10-year-old artist daz­zles at Terra Kul­ture

The Punch - - EDUCATION -

AT the Terra Kul­ture Art Gallery, 10-yearold Kanyey­achukwu Tagbo-okeke daz­zled other ex­hibitors from dif­fer­ent parts of the world with his fas­ci­nat­ing pieces of art works.

The young artist made his­tory when he hosted a solo ex­hi­bi­tion, which fea­tured dis­play about 44 works pro­duced over a pe­riod of five years.

ev­ery great artiste has a story and Kanyey­achukwu’s story is noth­ing short of re­mark­able. Di­ag­nosed with autism at the age of four, he started paint­ing at five and was awarded the pres­ti­gious “flame of peace”, by the Arch Duke and Arch Duchess of Aus­tria when he was eight years-old.

Kanyey­achukwu has hosted two ex­hi­bi­tions in Abuja and La­gos as well as hav­ing his works dis­played at sev­eral ex­hi­bi­tions at home and abroad. He is one artist who has con­tin­ued to use the bright and some­times deep col­ors to com­mu­ni­cate with the world as he sees it and ul­ti­mately ex­press him­self.

Un­der the chair­man­ship of the Ceo of NESTOIL Dr ernest Azu­di­alo-obiejesi, the young artists’s ex­hi­bi­tion at­tracted art en­thu­si­asts and af­fi­ciona­does from all works of.

Mav­er­ick mu­sic maker and daugh­ter of bil­lion­aire Busi­ness mag­nate, Femi otedola, DJ cuppy was one of the first call­ers to the ex­hi­bi­tion and she also com­mis­sioned one of his master pieces. More works were com­mis­sioned by other no­table per­son­al­i­ties who graced the event. ev­ery­one wanted to take some­thing home.

Speak­ing at the event, Dr Azu­di­aloo­biejesi, was full of praises for the young artist. Hail­ing his abil­ity to sur­mount so many chal­lenges and pro­duce such works, he also com­mended Kanyey­achukwu’s par­ents, Mr and Mrs Tagbo and

Sil­via okeke, for nur­tur­ing and pay­ing spe­cial at­ten­tion to him against all glar­ing odds. He bought one of the master pieces on dis­play and (in fact the most ex­pen­sive), and pledged to work with the Kanyey­achukwu Autism So­ci­ety, a non­profit be­ing man­aged by his par­ents and con­cerned with es­tab­lish­ing an en­hanced sys­tem of di­ag­nos­ing and car­ing for autis­tics in Nige­ria.

THere is a prom­ise of an im­pres­sive voice in the Nige­rian and, in­deed, global lit­er­a­ture. It is that of, Tomisin olu­wole, a Fash­ion Mer­chan­dis­ing student at the Cal­i­for­nia State Univer­sity, United States, who has not only dis­cov­ered her muse but is also re­ally giv­ing life to her pas­sion.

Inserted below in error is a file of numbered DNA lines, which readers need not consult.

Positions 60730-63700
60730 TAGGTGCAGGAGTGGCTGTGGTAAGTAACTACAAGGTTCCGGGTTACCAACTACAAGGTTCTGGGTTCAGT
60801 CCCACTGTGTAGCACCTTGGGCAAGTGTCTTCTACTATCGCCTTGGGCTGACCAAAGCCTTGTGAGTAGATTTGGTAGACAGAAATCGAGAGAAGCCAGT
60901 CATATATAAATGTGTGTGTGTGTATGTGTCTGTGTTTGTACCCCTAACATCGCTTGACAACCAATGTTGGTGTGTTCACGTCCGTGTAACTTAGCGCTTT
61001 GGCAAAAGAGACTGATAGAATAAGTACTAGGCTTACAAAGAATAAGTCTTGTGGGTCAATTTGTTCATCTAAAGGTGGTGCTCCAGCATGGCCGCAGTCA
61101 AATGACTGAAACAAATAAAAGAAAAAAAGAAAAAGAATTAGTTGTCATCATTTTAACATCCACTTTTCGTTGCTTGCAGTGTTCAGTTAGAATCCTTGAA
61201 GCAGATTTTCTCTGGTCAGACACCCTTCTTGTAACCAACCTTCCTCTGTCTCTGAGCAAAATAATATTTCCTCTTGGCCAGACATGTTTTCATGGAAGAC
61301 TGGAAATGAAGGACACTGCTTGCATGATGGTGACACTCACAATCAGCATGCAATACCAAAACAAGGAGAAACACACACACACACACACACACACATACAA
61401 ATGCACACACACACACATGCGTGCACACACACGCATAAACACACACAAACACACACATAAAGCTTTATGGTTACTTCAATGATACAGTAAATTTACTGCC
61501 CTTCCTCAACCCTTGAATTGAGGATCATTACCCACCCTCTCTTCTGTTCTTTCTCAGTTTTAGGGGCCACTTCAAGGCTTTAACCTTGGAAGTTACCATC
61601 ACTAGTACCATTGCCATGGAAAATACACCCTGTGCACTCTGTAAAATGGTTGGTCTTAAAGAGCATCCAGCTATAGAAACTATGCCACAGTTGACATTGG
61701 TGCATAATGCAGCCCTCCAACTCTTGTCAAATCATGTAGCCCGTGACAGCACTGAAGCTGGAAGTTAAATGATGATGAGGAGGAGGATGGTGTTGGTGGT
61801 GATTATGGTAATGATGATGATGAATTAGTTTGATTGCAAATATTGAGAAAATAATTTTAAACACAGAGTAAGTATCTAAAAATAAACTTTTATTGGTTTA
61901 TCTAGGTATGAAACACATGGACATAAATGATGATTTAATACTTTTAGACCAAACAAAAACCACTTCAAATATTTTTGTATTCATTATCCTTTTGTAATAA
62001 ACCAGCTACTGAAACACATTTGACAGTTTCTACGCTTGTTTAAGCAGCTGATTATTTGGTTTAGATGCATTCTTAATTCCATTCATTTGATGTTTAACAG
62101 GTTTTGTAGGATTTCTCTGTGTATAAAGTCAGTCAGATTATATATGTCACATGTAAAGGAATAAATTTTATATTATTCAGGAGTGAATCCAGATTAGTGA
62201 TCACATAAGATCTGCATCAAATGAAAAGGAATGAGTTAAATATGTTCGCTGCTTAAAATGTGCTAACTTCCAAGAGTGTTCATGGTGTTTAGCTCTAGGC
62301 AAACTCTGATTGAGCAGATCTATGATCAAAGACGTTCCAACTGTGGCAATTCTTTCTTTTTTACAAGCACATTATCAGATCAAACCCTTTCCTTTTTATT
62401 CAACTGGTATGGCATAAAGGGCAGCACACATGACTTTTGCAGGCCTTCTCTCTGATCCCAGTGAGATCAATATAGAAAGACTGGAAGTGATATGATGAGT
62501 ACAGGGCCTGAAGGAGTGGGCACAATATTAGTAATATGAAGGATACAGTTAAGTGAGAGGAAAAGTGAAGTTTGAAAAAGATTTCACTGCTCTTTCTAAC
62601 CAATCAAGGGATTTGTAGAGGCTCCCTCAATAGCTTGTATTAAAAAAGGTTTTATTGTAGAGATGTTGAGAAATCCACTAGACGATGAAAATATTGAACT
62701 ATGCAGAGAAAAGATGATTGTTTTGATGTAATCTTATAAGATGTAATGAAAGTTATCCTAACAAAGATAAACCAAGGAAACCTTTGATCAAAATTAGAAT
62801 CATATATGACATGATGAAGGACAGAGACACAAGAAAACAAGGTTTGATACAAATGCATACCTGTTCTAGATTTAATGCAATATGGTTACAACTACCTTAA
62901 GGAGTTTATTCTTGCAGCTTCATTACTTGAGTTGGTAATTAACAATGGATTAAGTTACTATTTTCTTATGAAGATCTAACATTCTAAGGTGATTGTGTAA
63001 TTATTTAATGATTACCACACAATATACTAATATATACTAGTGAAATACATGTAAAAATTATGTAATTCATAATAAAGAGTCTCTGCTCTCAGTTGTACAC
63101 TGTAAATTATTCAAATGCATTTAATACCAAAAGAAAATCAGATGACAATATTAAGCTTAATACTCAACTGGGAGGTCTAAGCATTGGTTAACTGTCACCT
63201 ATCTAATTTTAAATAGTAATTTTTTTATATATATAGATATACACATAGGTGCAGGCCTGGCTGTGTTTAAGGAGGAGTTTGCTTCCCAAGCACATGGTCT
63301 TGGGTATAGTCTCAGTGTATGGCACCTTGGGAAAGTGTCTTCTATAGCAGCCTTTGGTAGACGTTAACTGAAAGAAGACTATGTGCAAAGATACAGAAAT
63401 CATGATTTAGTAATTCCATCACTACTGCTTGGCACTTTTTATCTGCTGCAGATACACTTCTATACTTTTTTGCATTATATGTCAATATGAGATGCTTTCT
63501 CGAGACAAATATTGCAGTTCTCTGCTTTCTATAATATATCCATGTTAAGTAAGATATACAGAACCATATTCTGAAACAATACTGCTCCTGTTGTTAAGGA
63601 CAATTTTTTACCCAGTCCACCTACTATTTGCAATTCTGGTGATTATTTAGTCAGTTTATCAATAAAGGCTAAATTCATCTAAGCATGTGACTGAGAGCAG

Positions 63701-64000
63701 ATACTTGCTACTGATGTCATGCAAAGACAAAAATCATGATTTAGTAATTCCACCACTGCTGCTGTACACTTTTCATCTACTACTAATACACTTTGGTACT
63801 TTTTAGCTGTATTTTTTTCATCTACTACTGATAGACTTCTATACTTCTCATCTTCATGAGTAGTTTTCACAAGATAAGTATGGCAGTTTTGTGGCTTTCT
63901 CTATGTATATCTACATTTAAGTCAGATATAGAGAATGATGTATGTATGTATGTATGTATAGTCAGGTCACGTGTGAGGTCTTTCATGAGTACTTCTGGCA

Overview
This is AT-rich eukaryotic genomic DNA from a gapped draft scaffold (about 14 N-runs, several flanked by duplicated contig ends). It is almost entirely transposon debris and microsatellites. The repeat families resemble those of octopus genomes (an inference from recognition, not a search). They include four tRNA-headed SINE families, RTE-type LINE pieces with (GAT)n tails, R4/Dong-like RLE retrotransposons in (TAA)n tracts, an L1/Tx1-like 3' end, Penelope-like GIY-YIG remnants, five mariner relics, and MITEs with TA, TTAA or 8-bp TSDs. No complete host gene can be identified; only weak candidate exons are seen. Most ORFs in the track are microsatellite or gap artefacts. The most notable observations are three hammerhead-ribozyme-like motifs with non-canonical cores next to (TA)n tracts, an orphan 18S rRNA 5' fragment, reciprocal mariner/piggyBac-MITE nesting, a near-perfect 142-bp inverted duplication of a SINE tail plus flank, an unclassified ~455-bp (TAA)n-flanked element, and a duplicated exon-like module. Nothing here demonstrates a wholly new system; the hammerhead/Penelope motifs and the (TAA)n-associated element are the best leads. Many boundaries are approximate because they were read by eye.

Mul­ti­tal­ented olu­wole is burst­ing forth with fine po­etry deep and ten­der at the same time. The depth of her mind is sym­bol­ised by the re­flec­tive prop­erty of her po­ems, a fea­ture that sets her apart from many aspir­ing young writ­ers who care less about what many would con­sider as the core at­tribute of po­etry: im­agery.

She demon­strates this in a chain of po­ems ti­tled ‘Half Past Two in the A. M.’, which in­clude mov­ing verses ti­tled ‘Make Sense’ and ‘The Day Moon’.

“I like to ob­serve things, re­flect on them,” olu­wole says on her source of in­spi­ra­tion. “It’s how I’ve al­ways been, and need­less to say, life has a lot to show­case. My urge to write is fuelled by my urge to pause and re­ally look at things, cou­pled with my vivid imag­i­na­tion.

“I sup­pose I dis­cov­ered I could write when I was about eight and my mum got me a let­ter-mak­ing toy ma­chine. I’d use it to make cards for ev­ery oc­ca­sion, and I’d re­ally think through ev­ery step of the process.”

She pri­mar­ily writes po­etry but she also writes short fic­tional sto­ries, ar­ti­cles, and scripts. While olu­wole says she has no one par­tic­u­lar men­tor or model as a writer, she ad­mires a lot of peo­ple for var­i­ous rea­sons. She, how­ever, pays at­ten­tion to ev­ery op­por­tu­nity to hone her skills.

“I took a lot of writ­ing in­ten­sive classes dur­ing the course of my ed­u­ca­tion, but I never re­ally saw them as some­thing of a hin­drance. They only fur­ther helped me hone my skills and gain more per­spec­tive on a range of sub­jects. And that gets in­te­grated into my writ­ing,” she says. “My dream as a writer is to make peo­ple feel things, no­tice things, spark some­thing. I re­ally just want peo­ple to read my work and take a mo­ment to re­flect. That’s all.”

But that is not re­ally all for olu­wole. For in ad­di­tion to be­ing a poet, she is also a fash­ion stylist, photograph­er, and model.


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